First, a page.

The face of that frontline health worker so often talked about is mostly that of a woman, the World Health Organization’s Europe regional head said on Thursday, noting that more than 7 out of 10 global health and health facility service workers are females.

“In this region, 84% of nurses and 53% of physicians are women,” said Hans Kluge at a virtual news conference.

“It’s International Women’s Day on Monday, and I want to take this opportunity to shine a spotlight on issues that affect women and one of the biggest employment sectors of women, globally and regionally: the health and social care workforce,” said Kluge.

Not a single country in the European region had achieved gender equality before the pandemic. COVID-19 had since aggravated and shone a light on underlying structural gender inequalities, said the WHO official.

“We have long known that emergencies have a disproportionate effect on women’s health – and COVID-19 is no exception, where confirmed cases are more common in females and young adults.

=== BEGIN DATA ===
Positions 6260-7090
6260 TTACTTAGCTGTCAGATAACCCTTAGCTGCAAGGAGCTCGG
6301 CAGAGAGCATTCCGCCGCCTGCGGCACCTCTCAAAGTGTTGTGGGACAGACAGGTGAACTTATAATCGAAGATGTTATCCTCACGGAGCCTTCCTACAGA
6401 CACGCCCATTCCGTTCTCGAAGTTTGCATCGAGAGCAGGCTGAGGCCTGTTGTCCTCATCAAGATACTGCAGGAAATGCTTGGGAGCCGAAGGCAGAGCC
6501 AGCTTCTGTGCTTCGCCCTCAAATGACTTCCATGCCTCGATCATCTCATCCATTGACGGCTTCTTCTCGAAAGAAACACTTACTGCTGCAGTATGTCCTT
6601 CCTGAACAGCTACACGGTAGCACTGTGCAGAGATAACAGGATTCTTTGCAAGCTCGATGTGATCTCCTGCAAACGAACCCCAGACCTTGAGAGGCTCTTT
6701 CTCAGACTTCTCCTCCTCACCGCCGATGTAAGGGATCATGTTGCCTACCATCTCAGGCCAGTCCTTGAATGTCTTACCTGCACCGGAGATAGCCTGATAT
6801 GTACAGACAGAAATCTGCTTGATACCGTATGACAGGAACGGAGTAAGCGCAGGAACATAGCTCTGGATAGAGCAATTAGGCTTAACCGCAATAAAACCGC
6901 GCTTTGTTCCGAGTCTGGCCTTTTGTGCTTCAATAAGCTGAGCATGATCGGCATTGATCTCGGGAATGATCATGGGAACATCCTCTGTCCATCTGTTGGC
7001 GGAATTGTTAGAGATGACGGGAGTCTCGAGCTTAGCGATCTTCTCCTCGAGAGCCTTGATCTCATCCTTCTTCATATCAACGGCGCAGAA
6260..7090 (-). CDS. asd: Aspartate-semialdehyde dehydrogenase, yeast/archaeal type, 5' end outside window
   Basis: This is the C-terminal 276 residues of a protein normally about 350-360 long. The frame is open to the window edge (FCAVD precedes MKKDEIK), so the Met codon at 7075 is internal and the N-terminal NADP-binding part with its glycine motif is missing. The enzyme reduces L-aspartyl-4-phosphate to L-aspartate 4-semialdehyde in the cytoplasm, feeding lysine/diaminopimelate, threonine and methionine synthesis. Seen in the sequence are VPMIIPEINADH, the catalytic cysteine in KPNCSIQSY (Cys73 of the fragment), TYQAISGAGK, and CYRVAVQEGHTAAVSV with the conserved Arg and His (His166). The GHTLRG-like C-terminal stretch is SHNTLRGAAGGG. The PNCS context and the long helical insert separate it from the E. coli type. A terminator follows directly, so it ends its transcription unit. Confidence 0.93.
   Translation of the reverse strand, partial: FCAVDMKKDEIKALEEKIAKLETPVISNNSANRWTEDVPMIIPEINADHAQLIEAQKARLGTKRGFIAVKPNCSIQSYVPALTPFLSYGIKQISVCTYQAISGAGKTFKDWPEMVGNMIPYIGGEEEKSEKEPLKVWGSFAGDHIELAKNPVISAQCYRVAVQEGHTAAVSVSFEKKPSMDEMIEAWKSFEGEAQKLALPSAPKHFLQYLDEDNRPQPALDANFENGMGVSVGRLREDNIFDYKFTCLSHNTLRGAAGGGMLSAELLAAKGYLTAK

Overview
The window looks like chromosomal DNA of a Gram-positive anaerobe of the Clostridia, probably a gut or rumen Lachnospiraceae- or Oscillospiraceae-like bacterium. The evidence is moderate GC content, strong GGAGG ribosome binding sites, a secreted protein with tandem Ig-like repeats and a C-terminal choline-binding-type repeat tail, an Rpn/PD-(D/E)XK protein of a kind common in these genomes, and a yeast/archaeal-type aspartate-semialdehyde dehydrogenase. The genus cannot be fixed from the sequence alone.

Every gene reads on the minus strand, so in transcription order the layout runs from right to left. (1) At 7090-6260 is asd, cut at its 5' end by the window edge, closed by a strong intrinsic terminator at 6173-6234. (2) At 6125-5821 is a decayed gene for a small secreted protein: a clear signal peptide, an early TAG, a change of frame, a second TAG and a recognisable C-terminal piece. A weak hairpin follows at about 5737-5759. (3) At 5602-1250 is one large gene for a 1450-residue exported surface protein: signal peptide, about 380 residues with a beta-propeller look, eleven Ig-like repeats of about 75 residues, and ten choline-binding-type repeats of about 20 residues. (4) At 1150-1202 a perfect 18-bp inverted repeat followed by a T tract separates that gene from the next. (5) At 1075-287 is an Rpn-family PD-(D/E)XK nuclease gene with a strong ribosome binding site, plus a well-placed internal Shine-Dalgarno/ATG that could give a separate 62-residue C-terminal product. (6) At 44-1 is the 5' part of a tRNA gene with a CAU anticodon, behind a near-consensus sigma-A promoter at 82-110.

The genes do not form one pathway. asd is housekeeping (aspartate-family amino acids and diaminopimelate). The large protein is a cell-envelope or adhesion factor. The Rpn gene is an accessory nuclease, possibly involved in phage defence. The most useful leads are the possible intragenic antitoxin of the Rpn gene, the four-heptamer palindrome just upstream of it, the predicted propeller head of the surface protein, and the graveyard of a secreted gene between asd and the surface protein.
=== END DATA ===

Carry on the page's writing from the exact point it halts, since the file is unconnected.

He noted that health workers account for 8% of global COVID-19 cases, and the risk they run of getting infected is more than triple the risk of most of humanity, the ones they are trying to protect.

“Five weeks ago, out of the 1.3 million health workers that had been infected with COVID-19, 68% were women.

“We must do everything in our means to protect our frontline. It is fundamental, an obligation of every government, to assure vaccination of the health and social workforce,” said Kluge.

Last week, he said new cases of COVID-19 in Europe rose 9% to just above 1 million.

The rising number brought a promising six-week decline in new cases to an end, with more than half of the region seeing increasing numbers of new infections.

“We are seeing a resurgence in central and eastern Europe. New cases are also on the rise in several western European countries, where rates were already high.

“Continued strain on our hospitals and health workers is being met with acts of medical solidarity between European neighbors. Nonetheless, over a year into the pandemic, our health systems should not be in this situation,” said the WHO regional head.

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